In another twist involving the public protector’s office‚ the Minister of Co-operative Governance an.
A FACE-SAVING agreement over iron ore sales between Chinese steelmakers - who produce 38 percent of the world's steel - and BHP Billiton was finally clinched this week.
It followed an unprecedented six months of annual sales negotiations.
The Chinese Iron and Steel Association (Cisa) were demanding a 40 percent cut on last year's benchmark prices with the major iron ore companies settling with Japanese, Taiwanese, Korean and European mills on 33 percent.
Cisa was established by the Chinese government to represent three quarters of the country's steelmakers. But much to the annoyance of Beijing's central planners, several Chinese companies have surreptitiously broken with Cisa.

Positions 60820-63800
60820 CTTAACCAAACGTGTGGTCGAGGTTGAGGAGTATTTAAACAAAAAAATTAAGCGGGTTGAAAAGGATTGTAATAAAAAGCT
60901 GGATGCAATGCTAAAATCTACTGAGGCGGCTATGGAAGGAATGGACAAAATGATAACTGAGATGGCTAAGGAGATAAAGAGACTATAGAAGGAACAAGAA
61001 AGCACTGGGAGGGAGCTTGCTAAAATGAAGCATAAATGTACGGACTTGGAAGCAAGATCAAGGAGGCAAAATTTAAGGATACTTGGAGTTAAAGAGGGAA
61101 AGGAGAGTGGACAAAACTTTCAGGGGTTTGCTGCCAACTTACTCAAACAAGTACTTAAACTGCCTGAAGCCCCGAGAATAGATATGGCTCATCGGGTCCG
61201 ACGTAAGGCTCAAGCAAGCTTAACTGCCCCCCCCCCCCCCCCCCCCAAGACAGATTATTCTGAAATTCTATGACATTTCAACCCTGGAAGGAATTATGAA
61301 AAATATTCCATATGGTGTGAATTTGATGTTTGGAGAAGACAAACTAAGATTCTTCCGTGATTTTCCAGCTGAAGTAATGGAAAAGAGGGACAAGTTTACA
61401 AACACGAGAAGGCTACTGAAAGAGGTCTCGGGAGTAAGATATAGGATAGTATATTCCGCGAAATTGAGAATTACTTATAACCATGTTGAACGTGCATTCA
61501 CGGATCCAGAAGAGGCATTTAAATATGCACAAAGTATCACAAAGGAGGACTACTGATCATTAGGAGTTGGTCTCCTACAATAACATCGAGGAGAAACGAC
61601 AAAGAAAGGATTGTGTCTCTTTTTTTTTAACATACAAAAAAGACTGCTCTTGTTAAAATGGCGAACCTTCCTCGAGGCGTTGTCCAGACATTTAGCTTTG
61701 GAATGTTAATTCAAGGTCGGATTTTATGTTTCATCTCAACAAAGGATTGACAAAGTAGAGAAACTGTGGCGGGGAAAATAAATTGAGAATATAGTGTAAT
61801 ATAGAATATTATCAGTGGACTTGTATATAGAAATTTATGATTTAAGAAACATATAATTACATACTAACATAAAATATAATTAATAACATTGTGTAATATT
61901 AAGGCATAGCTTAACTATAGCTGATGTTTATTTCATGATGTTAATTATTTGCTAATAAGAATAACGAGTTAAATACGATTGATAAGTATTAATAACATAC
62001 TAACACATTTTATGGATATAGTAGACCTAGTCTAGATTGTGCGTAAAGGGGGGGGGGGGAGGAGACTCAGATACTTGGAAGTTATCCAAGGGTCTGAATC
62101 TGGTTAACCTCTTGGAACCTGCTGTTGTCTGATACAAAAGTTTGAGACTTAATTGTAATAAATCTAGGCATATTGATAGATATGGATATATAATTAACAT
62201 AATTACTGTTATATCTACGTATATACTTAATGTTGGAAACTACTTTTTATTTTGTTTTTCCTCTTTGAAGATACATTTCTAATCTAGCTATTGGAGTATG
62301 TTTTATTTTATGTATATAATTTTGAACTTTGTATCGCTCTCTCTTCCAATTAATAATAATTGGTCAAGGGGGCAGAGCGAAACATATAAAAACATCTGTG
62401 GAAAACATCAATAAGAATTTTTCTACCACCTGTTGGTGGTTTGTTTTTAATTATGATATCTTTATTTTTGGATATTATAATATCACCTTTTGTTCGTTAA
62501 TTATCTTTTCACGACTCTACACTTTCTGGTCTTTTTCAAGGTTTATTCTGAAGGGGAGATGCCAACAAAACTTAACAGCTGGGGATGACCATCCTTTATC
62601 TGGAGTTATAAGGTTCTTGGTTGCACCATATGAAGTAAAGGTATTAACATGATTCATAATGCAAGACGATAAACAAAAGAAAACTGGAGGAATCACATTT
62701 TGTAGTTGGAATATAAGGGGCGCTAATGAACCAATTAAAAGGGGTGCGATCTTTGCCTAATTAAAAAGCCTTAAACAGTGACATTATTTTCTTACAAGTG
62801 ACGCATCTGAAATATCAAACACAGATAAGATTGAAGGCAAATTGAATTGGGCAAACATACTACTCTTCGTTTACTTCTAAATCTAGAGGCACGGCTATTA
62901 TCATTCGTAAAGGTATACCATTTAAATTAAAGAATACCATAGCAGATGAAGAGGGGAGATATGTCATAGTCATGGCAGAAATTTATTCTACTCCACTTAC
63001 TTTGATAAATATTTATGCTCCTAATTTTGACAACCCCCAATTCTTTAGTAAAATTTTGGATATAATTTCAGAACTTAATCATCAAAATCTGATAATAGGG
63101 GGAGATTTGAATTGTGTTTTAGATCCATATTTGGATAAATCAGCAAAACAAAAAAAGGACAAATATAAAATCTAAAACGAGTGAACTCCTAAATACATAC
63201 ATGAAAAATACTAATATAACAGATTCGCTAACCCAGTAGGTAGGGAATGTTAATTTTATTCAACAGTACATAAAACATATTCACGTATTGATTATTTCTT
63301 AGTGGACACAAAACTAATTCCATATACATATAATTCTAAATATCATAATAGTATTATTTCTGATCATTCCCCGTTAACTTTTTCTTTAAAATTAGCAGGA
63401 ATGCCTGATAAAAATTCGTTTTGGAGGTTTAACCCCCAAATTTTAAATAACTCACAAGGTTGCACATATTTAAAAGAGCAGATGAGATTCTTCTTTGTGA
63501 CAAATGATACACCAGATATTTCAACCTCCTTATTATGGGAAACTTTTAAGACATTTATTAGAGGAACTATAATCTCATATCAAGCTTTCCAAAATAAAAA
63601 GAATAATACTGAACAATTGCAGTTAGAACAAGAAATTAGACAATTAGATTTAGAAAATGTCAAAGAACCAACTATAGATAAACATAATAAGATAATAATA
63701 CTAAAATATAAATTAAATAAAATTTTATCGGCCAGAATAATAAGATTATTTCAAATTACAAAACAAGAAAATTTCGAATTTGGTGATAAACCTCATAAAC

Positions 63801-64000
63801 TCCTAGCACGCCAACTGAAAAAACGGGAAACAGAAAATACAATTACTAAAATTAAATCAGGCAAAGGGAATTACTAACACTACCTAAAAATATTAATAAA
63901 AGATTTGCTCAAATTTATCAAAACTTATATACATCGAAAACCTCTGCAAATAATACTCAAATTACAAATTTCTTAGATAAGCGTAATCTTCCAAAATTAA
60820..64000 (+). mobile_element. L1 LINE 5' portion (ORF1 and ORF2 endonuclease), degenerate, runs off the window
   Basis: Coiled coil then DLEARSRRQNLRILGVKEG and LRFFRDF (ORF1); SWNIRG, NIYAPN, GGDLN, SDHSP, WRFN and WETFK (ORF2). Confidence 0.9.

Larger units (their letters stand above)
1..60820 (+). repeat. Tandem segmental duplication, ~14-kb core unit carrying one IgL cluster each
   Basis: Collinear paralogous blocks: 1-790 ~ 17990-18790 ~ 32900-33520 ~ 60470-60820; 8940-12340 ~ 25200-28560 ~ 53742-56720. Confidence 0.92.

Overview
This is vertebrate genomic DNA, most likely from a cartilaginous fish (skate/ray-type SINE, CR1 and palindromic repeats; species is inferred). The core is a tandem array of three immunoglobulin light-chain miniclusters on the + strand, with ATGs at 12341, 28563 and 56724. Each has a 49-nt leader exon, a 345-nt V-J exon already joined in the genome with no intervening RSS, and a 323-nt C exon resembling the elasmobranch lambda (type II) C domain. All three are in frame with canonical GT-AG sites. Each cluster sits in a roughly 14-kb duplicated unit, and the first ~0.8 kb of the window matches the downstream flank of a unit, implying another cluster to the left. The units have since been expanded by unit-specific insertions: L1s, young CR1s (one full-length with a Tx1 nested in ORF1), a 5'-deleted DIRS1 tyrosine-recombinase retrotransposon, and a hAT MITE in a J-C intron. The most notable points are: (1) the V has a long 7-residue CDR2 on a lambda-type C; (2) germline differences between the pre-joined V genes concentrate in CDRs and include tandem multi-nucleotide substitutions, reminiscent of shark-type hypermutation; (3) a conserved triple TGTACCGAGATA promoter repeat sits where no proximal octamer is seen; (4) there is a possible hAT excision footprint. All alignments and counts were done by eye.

The latest agreement rings the death knell of the annual benchmark contract mechanism - something BHP Billiton's chief executive Marius Kloppers has been agitating for months.
In terms of the agreement, BHP Billiton will sell 30 percent of its ore delivered to China based on spot, quarterly and indexed prices, 27 percent under the benchmark system with a 33 percent price cut and the remaining 40 percent on a basis that is still being thrashed out.
The Chinese steelmakers, however, remain in negotiations with Rio Tinto, Vale and BHP Billiton, which is still the world's largest mining company.
The Chinese have become increasingly frustrated as the negotiations have dragged on, and even tried to pressurise Rio Tinto by arresting four of its negotiators on vague "spying" charges.
The latest agreement will have little effect on South Africa's Kumba, the world's fourth largest producer, which sells largely on the spot market and which takes its pricing cues from the three majors.